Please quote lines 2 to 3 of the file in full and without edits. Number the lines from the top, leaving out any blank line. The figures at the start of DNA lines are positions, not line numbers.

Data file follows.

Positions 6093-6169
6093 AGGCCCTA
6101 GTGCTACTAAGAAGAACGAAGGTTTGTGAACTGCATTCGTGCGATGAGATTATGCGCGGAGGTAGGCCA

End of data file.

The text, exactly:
6093 AGGCCCTA
6101 GTGCTACTAAGAAGAACGAAGGTTTGTGAACTGCATTCGTGCGATGAGATTATGCGCGGAGGTAGGCCA